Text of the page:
Study design, materials and methods
A total of 171 patients who underwent endoscopic surgery for urethral strictures between 2010 and 2018 were evaluated retrospectively. Since laser was not used in our clinic until 2015, the patients were treated with cold knife urethrotomy (group-1). Group-2 patients include all patients who consulted after 2015, and underwent laser urethrotomy. The patients underwent urethral surgery or urethral dilatation, under 14 years of age, had a urethral stricture longer than 2 cm, and who did not have one year regular follow-ups were excluded from the study.
A 53 patients out of the 118 patients with complete data underwent cold knife urethrotomy (group 1), and 65 patients (group 2) underwent laser urethrotomy. Both groups were compared in terms of length of the stricture, operation time, preoperative and postoperative 3rd, 6th and 12th-month Qmax values, recurrence and the presence of complications (such as bleeding, extravasation, fever etc.). The Q max values below 10 mm/s were accepted as recurrence. "SPSS 11 for Windows" statistical package program was used for statistical calculations and the data were expressed as an arithmetic average, standard deviation. Chi-square distribution test was used for the calculation of categorical variables and Mann-Whitney U test was used to compare the averages. 95% confidence interval (p <0.05) was accepted as statistically significant.
The mean age was 57.47 ± 12.57 in group 1 patients, and 59.49 ± 11.37 in group 2 patients (p=0.305). No significant difference was observed between the two groups in terms of the aetiology (traumatic, inflammatory, iatrogenic, idiopathic; p=0.696). The stricture was located in the bulbar urethra in 41 (77.4%) patients, and penile urethra in 12 (22.6%) patients in group 1; versus bulbar urethra in 57 (87.7%) patients, and penile urethra in 8 (12.3%) patients in group 2 (p=137 ). While there was no difference between the two groups for the mean stricture length (10.39 ± 3.12 mm vs 10.8 ± 3.06 mm, p=0.321), the operation time was found to be shorter in patients who underwent cold knife urethrotomy (14.01 ± 3.86 min vs 25.03 ± 4.43 min, p=0.001) (Table 1).
In addition, while no difference was observed between the two groups for preoperative average Qmax values (p=0.921), the Q max values in the postoperative 3rd, 6th and 12th months were higher in the group that underwent laser urethrotomy (p=0.03, p=0.001, p=0.001, respectively). At the end of a one-year follow-up, recurrence was determined in 28 (52.83%) patients in group 1, and 12 (18.46%) patients in group 2 (p = 0,001). It was determined that 2 patients had recurrence in the 3rd months, 4 patients in the 6th month, 22 patients in the 1st year in group 1, versus 1 patient had recurrence in the 3rd months, 3 patients in the 6th month, and 8 patients in the 1st year in group 2 (Table 2).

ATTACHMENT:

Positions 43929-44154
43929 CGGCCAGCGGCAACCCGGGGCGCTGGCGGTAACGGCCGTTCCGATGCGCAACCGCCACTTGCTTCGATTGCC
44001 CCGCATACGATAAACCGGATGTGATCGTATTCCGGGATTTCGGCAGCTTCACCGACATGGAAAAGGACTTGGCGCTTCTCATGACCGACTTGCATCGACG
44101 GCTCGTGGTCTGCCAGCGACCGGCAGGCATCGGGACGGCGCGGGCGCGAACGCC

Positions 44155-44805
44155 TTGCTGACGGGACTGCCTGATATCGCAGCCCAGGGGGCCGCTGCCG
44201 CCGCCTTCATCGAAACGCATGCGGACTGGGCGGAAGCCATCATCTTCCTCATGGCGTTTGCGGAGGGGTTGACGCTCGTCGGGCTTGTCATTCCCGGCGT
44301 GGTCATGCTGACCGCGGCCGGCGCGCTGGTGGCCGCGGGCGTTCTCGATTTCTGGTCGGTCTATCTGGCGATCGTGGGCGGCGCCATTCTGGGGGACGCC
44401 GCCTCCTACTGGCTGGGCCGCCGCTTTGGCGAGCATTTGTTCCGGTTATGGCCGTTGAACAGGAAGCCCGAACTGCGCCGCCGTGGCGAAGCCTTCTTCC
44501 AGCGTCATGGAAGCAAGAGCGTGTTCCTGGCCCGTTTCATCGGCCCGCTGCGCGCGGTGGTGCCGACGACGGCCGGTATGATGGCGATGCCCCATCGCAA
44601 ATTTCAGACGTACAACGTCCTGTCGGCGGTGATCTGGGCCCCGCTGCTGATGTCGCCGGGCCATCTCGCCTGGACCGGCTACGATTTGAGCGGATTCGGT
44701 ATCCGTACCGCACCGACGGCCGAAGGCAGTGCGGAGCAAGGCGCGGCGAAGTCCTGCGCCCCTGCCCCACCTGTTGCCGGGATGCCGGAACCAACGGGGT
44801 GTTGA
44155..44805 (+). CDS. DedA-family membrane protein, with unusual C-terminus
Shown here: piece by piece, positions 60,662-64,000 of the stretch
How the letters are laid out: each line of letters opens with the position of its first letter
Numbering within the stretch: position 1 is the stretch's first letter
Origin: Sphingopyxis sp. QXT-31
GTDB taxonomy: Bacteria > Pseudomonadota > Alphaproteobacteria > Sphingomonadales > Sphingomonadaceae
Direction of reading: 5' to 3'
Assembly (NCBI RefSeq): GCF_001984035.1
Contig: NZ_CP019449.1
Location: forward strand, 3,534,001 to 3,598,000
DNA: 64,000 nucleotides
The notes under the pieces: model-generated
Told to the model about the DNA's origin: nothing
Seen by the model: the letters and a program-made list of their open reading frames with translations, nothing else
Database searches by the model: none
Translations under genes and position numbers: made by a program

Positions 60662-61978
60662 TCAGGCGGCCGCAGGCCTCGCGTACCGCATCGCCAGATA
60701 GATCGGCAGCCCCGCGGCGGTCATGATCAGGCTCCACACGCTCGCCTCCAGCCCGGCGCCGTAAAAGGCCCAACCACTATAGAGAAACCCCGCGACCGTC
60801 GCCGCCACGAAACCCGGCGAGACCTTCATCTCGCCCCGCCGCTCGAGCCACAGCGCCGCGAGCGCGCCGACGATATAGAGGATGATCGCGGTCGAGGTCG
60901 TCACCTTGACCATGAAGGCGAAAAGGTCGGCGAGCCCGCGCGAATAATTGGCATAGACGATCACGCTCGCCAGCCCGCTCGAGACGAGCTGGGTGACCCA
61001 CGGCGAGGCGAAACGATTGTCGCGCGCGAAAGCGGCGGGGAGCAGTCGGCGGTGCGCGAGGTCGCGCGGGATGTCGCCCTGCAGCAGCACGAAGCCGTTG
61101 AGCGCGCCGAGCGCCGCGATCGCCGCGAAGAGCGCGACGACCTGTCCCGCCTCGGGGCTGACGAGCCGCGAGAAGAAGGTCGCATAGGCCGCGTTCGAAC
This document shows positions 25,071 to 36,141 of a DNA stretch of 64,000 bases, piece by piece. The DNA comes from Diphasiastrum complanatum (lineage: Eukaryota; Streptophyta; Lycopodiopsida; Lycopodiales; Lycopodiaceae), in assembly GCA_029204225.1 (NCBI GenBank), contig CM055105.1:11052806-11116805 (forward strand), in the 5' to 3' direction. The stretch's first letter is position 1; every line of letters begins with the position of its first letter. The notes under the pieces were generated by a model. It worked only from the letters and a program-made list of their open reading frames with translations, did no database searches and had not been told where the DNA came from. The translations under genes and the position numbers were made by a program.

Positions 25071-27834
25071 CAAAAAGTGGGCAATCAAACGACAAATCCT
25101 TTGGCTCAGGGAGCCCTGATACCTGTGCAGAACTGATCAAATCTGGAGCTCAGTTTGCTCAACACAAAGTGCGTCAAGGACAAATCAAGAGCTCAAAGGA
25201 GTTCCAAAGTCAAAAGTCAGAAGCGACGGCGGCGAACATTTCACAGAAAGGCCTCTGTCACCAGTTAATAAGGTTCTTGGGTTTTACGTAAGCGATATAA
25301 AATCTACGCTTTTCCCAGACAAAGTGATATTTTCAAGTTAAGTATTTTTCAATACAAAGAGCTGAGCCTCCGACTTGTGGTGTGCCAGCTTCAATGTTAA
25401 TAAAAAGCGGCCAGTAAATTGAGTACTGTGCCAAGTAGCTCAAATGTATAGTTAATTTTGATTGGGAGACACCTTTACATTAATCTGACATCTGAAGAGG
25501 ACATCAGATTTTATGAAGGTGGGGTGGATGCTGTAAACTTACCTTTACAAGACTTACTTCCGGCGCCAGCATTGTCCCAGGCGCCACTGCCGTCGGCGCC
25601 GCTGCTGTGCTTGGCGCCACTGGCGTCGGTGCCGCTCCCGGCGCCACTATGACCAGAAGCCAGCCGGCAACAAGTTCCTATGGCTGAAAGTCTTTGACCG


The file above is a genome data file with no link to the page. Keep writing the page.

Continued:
In the postoperative period, the following complications were observed as, bleeding in 10 (18.8%) patients, fever in 2 (3.7%) patients, fluid extravasation in 2 (3.7%) patients in group 1, and bleeding in 3 (4.61%) patients, fever in 7 (10.7%) patients and fluid extravasation in 1 (1.5%) patient, in group 2 (p=0.209).
Interpretation of results
Recently, we have hopes of increased success and lower recurrence compared to classical method thanks to the laser practice (Holmium, Argon, carbon dioxide, excimer, diode, KTP and Nd:YAG lasers). The widest meta-analysis conducted by Jin et al found that laser urethrotomy results were better, however, there was no statistically significant difference between laser urethrotomy and cold knife urethrotomy (1). Unfortunately, it was stated that laser urethrotomy caused more side effects than cold knife urethrotomy. With the increasing use of laser urethrotomy, the number of publications comparing the two methods has recently increased. In these publications, generally, laser urethrotomy is found to be more effective. Aboulela et al. compared the two methods in children. A significant increase in Qmax was detected better in laser urethrotomy. Additionally, the success rate in the second operation was determined to be higher in the laser urethrotomy group (2). Although the recurrence rates in the first 3 months were observed to be similar in both methods in a recent meta-analysis, the recurrence rates in the 6th and 12th months were determined to be lower in the laser urethrotomy group (3). In the current study, a significant increase in Q max values in the 3rd, 6th and 12th months in favour of laser urethrotomy was determined (p=0.03, p=0.001, p=0.001, respectively).